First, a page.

Having a System Makes Potty Training Easier

Every parent knows that the potty training process is not something you can approach blindly or with the expectation that your child will be toilet trained in a week. Potty training involves having a system in place before you begin that includes finding the right tools, researching information on the topic, obtaining support from family and friends, and being prepared as a parent to hang in there for the eight to ten months it will most likely take.

“When my kids expressed interest and showed readiness skills like sitting on the potty and wanting to wear Big Kid underwear, I went to friends who had recently toilet trained their children for advice,” said Julie. “They helped me realize there were steps I needed to take to prepare myself and my kids to potty train, and their understanding and support really meant a lot.”

Julie suggests that parents should:

  • Start by being realistic in terms of expectations.
  • Involve children in decision-making to motivate them to stick to the potty training system.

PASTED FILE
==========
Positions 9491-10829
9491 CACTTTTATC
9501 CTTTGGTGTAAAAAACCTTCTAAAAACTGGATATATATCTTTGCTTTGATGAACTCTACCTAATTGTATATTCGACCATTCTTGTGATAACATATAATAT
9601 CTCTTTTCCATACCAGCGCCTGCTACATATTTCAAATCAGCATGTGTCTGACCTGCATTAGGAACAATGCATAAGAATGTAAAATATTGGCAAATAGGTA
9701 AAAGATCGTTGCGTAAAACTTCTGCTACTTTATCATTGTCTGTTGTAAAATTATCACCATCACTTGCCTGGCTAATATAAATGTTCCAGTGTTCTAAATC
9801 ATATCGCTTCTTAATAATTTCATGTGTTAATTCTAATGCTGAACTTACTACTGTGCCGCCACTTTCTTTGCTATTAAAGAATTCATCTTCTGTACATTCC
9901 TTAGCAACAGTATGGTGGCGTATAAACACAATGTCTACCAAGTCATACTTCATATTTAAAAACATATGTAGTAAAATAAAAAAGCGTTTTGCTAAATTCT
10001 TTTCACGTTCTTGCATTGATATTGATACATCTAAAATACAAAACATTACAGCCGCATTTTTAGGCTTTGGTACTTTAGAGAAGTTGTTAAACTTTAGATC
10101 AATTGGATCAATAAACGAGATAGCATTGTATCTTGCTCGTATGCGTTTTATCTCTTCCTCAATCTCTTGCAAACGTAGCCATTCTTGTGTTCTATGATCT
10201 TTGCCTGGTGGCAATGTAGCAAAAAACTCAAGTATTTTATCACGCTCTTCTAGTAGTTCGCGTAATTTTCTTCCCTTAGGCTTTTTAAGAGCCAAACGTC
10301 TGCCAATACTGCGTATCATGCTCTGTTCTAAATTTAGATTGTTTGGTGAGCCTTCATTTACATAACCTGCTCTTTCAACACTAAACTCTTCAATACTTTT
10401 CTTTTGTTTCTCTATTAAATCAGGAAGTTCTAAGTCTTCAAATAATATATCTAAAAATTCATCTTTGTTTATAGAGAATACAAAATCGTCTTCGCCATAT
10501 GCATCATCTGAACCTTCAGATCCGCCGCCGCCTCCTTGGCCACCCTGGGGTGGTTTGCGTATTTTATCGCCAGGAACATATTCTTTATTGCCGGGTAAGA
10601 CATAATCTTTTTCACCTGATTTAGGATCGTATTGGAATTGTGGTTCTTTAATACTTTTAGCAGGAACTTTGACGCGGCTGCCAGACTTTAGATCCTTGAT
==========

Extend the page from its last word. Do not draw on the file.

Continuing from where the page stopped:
• Understand that successful training should be approached with consistency and patience.
  • Know that every child is different and some children take longer than others.
  • Know that it takes eight months on average to potty train a child.
  • Identify those who will be a support system — spouse, family and friends.

When she toilet trained her first child, Julie did some research to find out everything she could about toilet training. She also suggests tapping into websites that give parents useful tips for every parenting stage, like www.Pull-Ups.com, which has useful sets of activities and resources that help parents identify what type of potty trainer they have and what stage their child is at. Books, magazines and advice from other moms also help give you guidelines on potty training dos and don’ts.

“For both my son and daughter, we made going to the store to pick out a potty seat and their own disposable training pants big events,” said Julie. “We really wanted to signal to them that they weren’t babies anymore, so we moved them into Pull-Ups® Training Pants and started talking to them about what it meant to be a Big Kid.”

Throughout the process it’s important to coach children with praise and hugs, as well as other rewards. Julie and her husband rewarded their kids with stickers and small toys. However, every child is different, so choose rewards that relate to and motivate your child.

“As a parent, you’ll learn that you can’t push or get frustrated. Each child will train when he or she is ready,” Julie concluded. “Hang in there ... it’s two steps forward and one step back, but once you find a system that works with your child, stick with it. They’ll be using the potty by themselves in no time.”